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Little sandwiches, special sweets for a Mother's Day tea party

Official days of recognition have always seemed artificial to me, over-hyped opportunities for the retail industry to part us from our money. Why should my children feel they must send expensive gifts to me on Mother's Day, for example, when they express their love for me most meaningfully in their frequent phone calls and genuine interest in my daily life?

Well, because they do, just as I did when my mother was alive. Just as you probably do, too.

I don't think anything says "I care" more than something made with your hands and placed into those of a loved one. Because I like to cook, I usually express my affection with food. I tend toward the simpler as I get older because that's the kind of food I enjoy preparing and eating. It's the kind of food my mother, who was an excellent cook, fed me.

She died almost 30 years ago and I wish I had cooked more for her when she was alive. If she were, this menu for an afternoon tea is what I would serve her Sunday on Mother's Day. Brunch, lunch or dinner necessitates the inclusion of entire families. There are other days for a crowd. This would be just for her and just with me.

Lennie Bennett can be reached at or (727) 893-8293.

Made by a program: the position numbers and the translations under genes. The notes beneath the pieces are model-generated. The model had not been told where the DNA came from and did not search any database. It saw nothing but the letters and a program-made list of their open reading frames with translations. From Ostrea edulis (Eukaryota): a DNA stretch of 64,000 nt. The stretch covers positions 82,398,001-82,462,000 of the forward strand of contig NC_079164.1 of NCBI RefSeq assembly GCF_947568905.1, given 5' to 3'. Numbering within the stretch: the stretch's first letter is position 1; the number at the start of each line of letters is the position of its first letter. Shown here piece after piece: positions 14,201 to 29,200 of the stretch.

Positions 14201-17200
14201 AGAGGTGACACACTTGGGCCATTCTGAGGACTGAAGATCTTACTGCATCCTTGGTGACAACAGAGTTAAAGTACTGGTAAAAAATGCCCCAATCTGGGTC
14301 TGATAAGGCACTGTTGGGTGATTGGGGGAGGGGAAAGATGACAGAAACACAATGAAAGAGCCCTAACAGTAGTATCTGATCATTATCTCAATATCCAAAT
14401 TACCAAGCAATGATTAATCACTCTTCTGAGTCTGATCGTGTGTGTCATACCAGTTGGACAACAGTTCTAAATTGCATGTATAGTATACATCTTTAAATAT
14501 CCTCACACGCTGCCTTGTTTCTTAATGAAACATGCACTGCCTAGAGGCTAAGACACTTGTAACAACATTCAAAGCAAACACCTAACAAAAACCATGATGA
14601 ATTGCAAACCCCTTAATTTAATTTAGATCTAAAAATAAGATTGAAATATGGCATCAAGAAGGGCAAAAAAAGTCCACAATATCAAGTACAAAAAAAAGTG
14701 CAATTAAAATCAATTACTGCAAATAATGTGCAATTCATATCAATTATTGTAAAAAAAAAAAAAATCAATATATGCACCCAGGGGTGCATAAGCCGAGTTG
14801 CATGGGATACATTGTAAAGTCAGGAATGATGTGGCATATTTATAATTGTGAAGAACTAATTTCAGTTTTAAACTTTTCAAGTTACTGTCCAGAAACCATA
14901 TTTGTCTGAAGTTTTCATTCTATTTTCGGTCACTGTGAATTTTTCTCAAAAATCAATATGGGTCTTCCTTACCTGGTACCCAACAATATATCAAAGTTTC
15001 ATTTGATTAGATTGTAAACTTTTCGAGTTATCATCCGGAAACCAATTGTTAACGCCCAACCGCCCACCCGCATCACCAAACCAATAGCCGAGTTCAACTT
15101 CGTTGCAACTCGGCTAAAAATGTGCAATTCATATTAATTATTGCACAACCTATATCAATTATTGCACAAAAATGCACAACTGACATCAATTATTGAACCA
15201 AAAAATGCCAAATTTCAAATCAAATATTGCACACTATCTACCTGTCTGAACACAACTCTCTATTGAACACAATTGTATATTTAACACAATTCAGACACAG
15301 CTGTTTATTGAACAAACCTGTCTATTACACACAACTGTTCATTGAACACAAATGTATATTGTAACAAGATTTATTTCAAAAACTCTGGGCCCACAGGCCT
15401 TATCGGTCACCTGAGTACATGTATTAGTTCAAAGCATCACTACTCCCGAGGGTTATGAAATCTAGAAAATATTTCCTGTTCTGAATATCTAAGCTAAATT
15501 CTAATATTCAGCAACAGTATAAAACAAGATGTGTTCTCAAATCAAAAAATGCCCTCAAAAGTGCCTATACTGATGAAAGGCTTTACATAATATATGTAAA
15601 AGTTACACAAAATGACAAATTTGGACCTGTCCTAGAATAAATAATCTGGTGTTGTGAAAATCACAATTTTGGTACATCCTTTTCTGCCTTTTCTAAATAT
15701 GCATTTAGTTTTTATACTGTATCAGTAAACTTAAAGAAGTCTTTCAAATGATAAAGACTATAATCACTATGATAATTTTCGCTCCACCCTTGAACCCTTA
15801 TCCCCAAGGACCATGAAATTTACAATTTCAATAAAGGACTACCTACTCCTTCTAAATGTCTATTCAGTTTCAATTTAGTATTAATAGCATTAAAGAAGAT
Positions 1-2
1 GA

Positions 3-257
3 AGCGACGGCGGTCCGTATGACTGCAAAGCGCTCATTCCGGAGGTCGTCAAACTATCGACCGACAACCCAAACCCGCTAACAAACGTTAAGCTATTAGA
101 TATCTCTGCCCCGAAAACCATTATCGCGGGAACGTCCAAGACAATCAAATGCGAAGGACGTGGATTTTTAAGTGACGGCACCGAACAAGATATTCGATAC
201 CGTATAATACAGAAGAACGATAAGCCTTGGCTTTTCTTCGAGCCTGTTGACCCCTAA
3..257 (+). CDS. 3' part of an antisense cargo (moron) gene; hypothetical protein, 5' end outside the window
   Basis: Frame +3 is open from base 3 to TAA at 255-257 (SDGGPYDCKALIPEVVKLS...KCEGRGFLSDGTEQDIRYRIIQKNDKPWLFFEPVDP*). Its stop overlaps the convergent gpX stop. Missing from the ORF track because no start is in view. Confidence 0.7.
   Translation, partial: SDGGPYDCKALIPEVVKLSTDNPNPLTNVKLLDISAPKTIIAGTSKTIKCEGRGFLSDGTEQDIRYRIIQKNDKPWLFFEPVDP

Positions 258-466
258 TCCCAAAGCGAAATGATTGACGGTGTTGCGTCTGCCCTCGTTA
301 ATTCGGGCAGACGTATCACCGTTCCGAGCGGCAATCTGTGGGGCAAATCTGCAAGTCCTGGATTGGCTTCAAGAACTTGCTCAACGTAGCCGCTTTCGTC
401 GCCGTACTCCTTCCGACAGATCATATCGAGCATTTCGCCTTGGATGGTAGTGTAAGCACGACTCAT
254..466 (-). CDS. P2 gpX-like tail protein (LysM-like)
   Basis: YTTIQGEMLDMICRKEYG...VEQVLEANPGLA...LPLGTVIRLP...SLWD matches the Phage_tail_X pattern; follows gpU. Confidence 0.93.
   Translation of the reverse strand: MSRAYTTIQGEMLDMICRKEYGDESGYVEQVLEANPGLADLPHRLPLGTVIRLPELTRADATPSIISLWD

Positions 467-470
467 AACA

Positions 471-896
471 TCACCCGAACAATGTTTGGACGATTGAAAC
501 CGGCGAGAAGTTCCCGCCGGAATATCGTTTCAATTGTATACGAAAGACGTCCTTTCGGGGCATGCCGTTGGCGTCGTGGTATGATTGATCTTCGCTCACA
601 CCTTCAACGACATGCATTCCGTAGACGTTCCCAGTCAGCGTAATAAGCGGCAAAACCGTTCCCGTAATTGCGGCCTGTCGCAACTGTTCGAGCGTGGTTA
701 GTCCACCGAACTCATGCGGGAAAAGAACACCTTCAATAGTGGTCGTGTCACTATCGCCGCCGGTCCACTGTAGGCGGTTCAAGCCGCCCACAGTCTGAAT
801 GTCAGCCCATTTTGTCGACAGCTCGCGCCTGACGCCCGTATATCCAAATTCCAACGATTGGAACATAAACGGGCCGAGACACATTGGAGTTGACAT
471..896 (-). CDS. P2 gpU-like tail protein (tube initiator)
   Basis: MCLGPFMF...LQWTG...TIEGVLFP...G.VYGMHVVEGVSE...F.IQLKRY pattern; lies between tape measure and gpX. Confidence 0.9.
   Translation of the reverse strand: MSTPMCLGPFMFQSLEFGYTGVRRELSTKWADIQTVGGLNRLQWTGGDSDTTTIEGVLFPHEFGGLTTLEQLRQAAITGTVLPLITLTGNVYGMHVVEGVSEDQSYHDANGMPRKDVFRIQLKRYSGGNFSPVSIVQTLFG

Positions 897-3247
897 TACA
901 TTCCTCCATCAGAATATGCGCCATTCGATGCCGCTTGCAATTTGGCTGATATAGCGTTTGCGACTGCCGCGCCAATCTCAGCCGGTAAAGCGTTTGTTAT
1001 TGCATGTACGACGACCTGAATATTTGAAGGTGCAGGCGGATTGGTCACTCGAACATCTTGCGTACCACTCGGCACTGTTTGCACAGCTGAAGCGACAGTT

Many components and some assembly can be done in advance, which is noted in each recipe. All the sandwiches (but not the jam and goat cheese toasts) can be made several hours ahead. To prevent drying out, line a rimmed baking sheet with slightly damp paper towels. Arrange sandwiches in one layer, cover with another layer of slightly damp paper towels and plastic wrap. Refrigerate until ready to serve. Multitask and whip a little extra cream when you're making the Eton Mess for the lemon curd tarts. You'll have leftover pound cake from the petit fours and leftover Eton Mess ingredients. Layer everything to make a trifle for those who weren't invited to the Mother-Daughter Tea.

Serve with whatever tea Mom likes with cream and real sugar cubes. They are so much prettier than the blue, pink or yellow packets.

Lennie Bennett


Tomato Sandwiches

With Tarragon Mayonnaise

Toasts With Goat Cheese

and Roasted Garlic and Onion Jam

Manchego and Quince Paste Sandwiches

Chicken Salad Sandwiches Edged

With Chopped Chives

Cucumber Cups

With Smoked Salmon Filling


Pound Cake Petit Fours

With Chocolate Ganache

Lemon Curd Tarts


Eton Mess


Toasts With Goat Cheese

and Roasted Garlic and Onion Jam